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Complexity of pharmacotherapeutic regimens for older adults in primary care in Brazil: a cross-sectional study
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  • Mariana Carvalho Bilac,
  • Luiz Santana Passos,
  • Romana Santos Gama,
  • Renato Morais Souza,
  • Welma Wildes Amorim,
  • Jessica Caline Macedo,
  • Hevila Maciel Queiroga,
  • Marcio Galvão Oliveira
Mariana Carvalho Bilac
Municipal Hospital Maria Pereira Barbosa
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Luiz Santana Passos
Universidade Federal da Bahia
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Romana Santos Gama
Federal University of Bahia
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Renato Morais Souza
Universidade Federal da Bahia
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Welma Wildes Amorim
Universidade Estadual do Sudoeste da Bahia
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Jessica Caline Macedo
Universidade Federal da Bahia Instituto Multidisciplinar em Saude
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Hevila Maciel Queiroga
Hospital Santa Izabel
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Marcio Galvão Oliveira
Universidade Federal da Bahia Instituto Multidisciplinar em Saude
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Abstract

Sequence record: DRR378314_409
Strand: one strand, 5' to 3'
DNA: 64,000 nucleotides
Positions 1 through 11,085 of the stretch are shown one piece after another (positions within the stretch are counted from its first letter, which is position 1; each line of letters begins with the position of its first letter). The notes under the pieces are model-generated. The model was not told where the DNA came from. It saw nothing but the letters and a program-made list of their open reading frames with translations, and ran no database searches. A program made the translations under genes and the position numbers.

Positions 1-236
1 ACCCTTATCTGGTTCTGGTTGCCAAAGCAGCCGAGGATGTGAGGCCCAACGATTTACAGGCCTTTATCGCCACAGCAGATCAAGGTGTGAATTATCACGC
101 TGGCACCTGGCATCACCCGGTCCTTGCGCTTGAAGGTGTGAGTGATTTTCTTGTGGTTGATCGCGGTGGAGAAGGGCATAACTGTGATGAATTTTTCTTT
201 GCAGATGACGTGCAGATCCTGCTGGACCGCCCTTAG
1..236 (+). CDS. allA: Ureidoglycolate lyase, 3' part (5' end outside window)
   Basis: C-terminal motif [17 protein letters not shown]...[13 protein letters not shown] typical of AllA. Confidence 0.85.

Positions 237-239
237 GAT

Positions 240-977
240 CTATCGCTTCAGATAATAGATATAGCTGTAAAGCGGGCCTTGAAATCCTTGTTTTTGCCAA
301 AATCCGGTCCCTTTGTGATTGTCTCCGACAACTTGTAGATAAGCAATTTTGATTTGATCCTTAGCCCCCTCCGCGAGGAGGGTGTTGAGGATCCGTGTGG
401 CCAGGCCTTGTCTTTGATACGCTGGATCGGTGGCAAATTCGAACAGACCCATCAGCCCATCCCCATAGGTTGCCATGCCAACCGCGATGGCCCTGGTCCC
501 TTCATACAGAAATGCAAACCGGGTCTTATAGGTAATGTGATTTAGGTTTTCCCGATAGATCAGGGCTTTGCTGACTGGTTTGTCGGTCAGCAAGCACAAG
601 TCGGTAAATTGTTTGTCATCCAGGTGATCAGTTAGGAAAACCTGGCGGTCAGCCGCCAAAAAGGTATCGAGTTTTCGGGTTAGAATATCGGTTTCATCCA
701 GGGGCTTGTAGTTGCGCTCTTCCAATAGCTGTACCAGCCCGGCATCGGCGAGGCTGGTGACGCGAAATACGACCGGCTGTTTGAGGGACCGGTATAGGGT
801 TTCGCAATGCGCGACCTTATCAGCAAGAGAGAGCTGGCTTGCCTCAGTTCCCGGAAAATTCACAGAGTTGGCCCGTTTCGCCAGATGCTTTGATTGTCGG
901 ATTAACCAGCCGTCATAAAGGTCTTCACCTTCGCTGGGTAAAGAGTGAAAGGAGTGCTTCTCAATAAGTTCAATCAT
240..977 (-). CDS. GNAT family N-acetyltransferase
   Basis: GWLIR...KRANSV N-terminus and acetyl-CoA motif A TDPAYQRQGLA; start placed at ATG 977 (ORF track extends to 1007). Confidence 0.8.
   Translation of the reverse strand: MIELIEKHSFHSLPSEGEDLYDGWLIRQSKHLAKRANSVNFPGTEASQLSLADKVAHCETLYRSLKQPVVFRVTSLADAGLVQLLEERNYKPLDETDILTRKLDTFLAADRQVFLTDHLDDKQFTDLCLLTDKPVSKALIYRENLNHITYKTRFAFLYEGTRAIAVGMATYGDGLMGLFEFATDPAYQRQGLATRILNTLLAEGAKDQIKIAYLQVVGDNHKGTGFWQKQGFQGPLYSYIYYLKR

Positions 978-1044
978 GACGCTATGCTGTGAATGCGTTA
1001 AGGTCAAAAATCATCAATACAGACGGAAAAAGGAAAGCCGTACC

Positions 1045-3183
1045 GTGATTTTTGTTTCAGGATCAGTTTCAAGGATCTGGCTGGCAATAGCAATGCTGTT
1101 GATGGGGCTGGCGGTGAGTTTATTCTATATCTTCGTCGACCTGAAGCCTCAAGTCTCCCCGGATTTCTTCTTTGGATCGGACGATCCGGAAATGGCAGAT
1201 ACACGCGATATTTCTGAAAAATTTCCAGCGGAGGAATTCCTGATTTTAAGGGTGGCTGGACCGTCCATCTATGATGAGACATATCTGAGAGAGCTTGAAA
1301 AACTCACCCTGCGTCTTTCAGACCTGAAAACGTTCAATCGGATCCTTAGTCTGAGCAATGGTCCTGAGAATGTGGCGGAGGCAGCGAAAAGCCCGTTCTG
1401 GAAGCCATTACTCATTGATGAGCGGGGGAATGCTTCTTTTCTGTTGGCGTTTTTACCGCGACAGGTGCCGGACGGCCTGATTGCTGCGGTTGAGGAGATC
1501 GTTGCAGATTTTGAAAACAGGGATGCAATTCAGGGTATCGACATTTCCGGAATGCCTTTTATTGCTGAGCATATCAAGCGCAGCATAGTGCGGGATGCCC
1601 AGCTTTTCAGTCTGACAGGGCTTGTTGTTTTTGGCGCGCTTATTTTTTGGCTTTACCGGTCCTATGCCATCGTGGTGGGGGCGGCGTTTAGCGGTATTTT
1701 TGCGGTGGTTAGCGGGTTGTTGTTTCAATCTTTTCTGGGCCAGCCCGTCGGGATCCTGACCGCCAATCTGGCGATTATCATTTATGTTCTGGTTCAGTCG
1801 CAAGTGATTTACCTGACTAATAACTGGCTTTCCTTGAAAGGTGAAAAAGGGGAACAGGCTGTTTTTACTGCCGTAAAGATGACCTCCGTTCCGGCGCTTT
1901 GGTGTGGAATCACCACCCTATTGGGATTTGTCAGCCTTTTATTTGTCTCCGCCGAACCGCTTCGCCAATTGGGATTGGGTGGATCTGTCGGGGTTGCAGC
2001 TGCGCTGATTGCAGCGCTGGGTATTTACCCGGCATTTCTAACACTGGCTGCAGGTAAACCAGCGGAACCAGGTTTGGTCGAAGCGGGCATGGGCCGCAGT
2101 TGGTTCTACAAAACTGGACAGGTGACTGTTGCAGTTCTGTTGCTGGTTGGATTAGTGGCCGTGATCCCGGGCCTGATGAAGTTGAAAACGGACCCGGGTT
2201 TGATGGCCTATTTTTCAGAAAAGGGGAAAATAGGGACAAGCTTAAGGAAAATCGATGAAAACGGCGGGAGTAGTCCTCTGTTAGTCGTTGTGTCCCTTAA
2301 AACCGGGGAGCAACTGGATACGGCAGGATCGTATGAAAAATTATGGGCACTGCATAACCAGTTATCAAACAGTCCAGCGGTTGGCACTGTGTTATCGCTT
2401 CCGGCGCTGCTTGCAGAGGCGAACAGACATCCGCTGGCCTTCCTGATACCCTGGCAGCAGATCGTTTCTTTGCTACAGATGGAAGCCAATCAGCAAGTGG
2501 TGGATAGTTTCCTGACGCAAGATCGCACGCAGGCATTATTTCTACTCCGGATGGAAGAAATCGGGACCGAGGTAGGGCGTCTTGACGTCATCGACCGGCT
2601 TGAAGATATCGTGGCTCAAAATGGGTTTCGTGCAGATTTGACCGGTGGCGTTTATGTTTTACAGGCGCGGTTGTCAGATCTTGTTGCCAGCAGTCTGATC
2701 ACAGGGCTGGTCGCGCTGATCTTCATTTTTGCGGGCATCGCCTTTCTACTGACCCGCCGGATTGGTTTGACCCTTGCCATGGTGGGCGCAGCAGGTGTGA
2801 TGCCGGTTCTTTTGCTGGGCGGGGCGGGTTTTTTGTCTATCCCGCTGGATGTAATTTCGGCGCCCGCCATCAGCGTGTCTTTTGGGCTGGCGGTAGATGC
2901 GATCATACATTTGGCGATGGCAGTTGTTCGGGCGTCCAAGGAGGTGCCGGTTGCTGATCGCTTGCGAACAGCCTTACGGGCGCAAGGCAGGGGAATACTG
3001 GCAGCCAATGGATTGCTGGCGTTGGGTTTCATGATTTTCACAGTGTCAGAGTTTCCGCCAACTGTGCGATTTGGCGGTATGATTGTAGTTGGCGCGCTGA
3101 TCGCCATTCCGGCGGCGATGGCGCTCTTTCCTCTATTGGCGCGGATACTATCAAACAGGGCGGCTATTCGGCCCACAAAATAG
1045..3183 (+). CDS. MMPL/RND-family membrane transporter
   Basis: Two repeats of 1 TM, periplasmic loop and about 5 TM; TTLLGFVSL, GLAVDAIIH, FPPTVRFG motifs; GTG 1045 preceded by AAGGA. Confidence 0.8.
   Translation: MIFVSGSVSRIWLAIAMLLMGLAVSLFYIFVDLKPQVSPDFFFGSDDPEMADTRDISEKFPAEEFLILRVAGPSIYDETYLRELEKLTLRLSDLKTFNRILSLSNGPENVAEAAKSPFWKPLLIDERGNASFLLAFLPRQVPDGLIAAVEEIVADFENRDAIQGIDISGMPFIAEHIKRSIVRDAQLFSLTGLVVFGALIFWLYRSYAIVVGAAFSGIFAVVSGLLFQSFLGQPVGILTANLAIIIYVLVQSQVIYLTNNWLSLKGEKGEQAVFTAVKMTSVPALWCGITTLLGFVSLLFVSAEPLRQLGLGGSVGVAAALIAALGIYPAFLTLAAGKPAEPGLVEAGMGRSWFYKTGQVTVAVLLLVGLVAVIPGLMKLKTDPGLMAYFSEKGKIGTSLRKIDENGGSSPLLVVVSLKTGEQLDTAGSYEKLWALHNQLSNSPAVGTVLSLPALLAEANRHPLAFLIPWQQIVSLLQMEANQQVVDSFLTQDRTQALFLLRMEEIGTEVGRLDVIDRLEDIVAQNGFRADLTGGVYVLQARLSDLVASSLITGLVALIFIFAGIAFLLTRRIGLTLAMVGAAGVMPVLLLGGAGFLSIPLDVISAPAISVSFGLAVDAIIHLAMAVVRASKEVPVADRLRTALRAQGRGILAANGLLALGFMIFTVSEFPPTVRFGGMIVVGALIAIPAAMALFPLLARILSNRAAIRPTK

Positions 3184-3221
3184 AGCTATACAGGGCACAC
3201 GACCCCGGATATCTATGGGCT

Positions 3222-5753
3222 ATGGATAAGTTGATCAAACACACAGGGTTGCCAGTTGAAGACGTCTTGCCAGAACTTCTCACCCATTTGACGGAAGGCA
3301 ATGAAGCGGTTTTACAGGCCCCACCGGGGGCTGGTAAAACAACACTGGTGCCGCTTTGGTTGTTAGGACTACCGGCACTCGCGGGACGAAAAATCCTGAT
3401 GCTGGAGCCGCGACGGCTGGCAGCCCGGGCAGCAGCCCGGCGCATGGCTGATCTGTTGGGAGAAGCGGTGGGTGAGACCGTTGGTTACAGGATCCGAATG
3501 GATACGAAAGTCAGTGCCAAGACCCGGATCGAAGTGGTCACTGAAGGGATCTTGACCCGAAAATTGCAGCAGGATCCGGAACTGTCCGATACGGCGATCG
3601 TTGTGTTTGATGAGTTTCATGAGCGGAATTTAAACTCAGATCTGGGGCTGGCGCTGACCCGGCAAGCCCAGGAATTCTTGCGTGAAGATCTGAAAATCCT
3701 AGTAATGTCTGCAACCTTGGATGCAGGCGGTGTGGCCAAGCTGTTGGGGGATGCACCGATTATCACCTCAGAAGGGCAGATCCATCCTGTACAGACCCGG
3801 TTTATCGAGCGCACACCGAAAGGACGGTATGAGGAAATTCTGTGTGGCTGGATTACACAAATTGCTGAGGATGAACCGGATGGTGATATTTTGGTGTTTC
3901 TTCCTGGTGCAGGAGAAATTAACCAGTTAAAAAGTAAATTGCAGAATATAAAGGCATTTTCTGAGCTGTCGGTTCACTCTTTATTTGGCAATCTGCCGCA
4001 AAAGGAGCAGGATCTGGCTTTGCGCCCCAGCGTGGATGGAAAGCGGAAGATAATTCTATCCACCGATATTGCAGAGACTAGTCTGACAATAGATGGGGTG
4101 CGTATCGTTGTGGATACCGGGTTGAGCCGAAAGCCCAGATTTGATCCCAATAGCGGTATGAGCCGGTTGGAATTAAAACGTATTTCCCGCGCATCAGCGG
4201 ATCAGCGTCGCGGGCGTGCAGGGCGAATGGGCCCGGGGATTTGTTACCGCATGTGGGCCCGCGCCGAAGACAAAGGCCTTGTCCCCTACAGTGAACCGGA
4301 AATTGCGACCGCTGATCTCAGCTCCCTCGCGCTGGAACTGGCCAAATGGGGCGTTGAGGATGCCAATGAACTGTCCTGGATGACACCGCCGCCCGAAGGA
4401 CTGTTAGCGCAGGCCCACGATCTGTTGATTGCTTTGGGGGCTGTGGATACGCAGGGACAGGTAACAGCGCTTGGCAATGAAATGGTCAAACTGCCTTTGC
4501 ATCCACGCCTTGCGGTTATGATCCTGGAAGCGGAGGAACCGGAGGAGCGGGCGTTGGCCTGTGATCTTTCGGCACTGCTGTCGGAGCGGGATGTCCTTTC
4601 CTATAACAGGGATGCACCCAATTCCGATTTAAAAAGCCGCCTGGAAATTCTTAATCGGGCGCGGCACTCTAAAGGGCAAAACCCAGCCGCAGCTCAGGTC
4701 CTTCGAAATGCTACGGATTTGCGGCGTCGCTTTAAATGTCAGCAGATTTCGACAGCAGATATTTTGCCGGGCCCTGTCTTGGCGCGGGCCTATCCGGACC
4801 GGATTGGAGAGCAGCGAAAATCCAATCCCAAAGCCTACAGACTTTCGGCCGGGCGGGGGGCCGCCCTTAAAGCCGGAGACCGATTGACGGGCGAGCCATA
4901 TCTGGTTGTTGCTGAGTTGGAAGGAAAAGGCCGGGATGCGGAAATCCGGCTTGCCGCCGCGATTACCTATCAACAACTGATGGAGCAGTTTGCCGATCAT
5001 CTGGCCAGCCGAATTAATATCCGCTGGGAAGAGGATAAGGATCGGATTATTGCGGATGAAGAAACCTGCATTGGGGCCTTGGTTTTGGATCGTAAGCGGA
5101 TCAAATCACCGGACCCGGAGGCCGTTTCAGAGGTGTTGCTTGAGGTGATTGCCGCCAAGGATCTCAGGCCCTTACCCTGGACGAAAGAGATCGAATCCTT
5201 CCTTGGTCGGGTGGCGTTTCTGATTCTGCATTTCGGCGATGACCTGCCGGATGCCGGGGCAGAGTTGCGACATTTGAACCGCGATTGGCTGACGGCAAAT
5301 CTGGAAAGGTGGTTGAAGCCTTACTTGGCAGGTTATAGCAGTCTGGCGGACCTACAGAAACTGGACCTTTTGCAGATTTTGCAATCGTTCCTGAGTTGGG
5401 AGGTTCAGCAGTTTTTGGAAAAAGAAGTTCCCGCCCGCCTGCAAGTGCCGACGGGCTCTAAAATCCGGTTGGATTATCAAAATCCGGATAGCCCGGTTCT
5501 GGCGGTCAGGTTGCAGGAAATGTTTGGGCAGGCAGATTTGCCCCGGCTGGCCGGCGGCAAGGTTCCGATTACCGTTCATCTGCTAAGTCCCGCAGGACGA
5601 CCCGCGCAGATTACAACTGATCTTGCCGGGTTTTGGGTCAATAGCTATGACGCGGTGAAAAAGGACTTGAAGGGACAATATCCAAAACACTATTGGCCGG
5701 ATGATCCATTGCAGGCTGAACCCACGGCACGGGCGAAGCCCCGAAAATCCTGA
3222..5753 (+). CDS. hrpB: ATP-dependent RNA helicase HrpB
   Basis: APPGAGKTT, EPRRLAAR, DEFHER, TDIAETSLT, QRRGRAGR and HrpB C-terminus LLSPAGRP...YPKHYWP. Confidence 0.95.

Aims: Adherence to prescribed treatment is important for obtaining the desired outcomes in older people care. Polypharmacy is strictly associated with adherence, and complex pharmacotherapy can lead to poor adherence and unexpected outcomes, which are aggravated by older age. The medication regimen complexity index has been proven to be a valid and reliable tool for quantifying the complexity of medication regimens. The objective of the present study was to evaluate the therapeutic complexity of drugs used by older people in a primary care setting in Brazil. Methods: This was a cross-sectional study conducted in 22 basic health units in Brazil. Older people from this sample who were treated in a primary care setting were interviewed after a consultation with a family practice physician. Data were collected from September 2016 to March 2019. Patients aged ≥ 60 years who visited the primary care units were included in the study. Pharmacotherapeutic complexity was assessed according to the medication regimen complexity index. Results: In all, 675 individuals with a mean age of 70 years (±7.1 years) were included. The mean number of drugs prescribed per capita was 2.9 (±1.8). The median medication regimen complexity index for the sample was 8.0, and 26.1% of the patients interviewed had a high medication regimen complexity index. Conclusion: The complexity of the drug regimen was high in almost one-third of the prescriptions analysed. This high complexity might contribute to non-adherence to medication regimens, leading to safety- and effectiveness-related issues. Key words: drug prescriptions, geriatrics, pharmaceutical preparations, polypharmacy, primary health care, older patient.